With commercial real estate tenants as the property manager will come across arrears issues from time to time. In almost all cases the tenants in your tenant mix are of a business nature and can be under pressure from time to time. For this reason it pays to keep in close contact with your tenants in all your managed commercial or retail buildings.
So arrears will happen for a variety of reasons most of which are one or more of the following:
- The tenant can not pay the rent due to business slow down
- The tenant does not want to pay the rent due to conflict or disagreement with the landlord
- Inability of the landlord to maintain the concessions for the contracts and conflict occurring
- The tenants business has suffered a structural change or incomes into receivership
- The property manager has misapplied the rent to anotherants account and therefore the ledgers and invoices for the building are incorrect
- The rent reviews or other charges under the lease have been raised late by the property manager and the consequential accumulated back charges are a burden to pay all at once by the tenant.
Whatever the reason for the arrears, the first place to go is straight to the lease document that exists for the tenancy. In most cases the lease document will display the issue and give the landlord or the property manager some methods of response or action.
Go through the lease document to ensure that you know what has to be done and when it has to start. When it comes to a response to a lease default like an arrears problem, the actions that you take will be critically viewed by a court if the matters go that far in resolving the problem.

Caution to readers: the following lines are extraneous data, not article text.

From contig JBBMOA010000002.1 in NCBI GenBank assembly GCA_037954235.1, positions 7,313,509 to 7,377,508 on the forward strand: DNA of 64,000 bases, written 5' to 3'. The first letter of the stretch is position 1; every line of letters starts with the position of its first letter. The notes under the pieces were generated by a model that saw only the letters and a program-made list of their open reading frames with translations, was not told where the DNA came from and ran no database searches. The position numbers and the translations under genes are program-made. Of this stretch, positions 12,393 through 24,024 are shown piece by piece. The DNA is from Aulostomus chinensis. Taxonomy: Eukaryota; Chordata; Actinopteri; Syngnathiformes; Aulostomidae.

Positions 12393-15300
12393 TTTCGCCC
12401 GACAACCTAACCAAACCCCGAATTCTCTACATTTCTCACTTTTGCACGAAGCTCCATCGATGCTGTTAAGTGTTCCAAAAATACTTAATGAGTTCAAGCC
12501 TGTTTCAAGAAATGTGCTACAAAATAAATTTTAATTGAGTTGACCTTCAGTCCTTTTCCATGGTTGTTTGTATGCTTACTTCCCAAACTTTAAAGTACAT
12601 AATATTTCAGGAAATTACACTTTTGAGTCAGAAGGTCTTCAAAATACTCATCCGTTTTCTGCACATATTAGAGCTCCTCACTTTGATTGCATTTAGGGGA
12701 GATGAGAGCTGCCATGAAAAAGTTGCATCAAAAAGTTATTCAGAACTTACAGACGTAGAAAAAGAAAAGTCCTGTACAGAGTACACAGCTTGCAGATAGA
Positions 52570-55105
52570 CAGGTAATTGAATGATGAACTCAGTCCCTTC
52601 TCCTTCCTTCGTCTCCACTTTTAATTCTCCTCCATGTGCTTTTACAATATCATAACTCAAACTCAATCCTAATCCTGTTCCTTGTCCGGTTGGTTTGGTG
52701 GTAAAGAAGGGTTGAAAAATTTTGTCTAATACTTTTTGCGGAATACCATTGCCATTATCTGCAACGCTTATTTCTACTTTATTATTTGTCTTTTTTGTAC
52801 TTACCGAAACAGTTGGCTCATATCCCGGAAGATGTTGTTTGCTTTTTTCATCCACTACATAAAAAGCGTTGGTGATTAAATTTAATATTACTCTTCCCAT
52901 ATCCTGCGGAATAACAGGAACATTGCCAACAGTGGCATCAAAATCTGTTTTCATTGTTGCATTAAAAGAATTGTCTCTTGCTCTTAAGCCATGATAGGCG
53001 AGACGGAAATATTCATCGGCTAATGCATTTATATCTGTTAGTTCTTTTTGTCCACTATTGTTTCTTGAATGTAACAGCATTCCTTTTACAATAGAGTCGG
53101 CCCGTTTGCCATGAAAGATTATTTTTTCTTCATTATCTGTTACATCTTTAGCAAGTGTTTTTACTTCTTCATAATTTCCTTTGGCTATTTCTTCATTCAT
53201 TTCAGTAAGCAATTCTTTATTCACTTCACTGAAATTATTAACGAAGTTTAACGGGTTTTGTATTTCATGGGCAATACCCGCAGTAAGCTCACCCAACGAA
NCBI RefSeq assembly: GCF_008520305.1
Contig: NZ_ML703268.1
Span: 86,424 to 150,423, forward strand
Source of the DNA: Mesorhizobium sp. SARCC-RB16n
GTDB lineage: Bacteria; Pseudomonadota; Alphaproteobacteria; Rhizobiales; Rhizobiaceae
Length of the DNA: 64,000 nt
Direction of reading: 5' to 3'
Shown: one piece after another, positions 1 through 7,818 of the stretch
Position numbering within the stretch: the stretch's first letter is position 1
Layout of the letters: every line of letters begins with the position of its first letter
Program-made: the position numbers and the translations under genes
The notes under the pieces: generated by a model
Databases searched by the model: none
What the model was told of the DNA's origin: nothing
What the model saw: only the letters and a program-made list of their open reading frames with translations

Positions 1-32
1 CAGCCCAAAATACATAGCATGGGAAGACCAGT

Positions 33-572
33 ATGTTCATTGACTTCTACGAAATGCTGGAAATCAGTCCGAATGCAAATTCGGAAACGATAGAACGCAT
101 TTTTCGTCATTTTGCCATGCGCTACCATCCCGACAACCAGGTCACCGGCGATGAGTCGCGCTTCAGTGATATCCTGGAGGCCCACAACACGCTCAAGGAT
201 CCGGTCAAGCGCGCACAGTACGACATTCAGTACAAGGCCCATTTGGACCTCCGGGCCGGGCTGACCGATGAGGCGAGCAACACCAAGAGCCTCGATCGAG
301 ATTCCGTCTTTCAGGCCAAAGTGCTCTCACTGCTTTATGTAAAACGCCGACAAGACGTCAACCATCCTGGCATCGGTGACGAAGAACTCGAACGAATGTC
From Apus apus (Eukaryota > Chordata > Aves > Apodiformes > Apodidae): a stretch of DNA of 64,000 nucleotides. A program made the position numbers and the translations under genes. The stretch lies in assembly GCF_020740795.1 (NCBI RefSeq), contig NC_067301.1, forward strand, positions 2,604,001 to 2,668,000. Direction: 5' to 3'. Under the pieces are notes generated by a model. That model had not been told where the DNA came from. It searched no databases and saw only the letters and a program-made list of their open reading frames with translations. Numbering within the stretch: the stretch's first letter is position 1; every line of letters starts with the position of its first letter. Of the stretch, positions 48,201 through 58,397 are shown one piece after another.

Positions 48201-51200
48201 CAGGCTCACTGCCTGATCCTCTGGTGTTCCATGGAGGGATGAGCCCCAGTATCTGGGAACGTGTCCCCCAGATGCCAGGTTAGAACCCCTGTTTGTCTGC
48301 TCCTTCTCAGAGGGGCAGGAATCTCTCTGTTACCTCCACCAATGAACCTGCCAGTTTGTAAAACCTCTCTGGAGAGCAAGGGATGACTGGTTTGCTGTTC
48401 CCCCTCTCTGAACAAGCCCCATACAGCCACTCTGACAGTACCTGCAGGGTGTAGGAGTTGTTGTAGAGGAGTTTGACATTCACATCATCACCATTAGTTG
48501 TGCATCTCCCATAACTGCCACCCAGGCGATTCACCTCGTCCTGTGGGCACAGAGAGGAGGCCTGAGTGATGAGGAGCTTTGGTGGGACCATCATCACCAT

When you know what the lease says regards the lease default or arrears, it is best to speak with a property experienced solicitor so they can assess all the events and the actions taken to date. The solicitor will then advise as to the best strategy to apply, and they will also advise you as to the local laws and legislation that are part of the arrears response process.
When the property market is buoyant and active, a potential arrears and vacancy problem is not as disruptive for the property owner as you are likely to have other tenants around to fill the void or vacancy. If however the property market is slow and tough, the tenants that you have in the property are important to income and rental. You will need to make a choice here as to how much time you spend in negotiation with the existing tenant to resolve the dispute.
Regardless of what the property market is doing, there will be costs associated with the vacancy such as:
- Lease documentation charges
- New lease fees or awards to be paid
- Loss of rent from the time that the vacancy occurs till new rent comes in
- Loss of the recovery of outgoings from the tenants that have vacated the concessions
- Solicitors fees in recovery of outstanding monies
- Cost of any incentives to be provided to the new tenants taking up the vacancy
So the matter of a lease dispute or and arrears problem should be looked at in the fuller perspective of the total property market, together with the lease and legal position of the client. The is nothing wrong with achieving a payments arrangement for the arrears with the tenant providing you can see that the tenant is of long term benefit to the landlord and the property or tenant mix.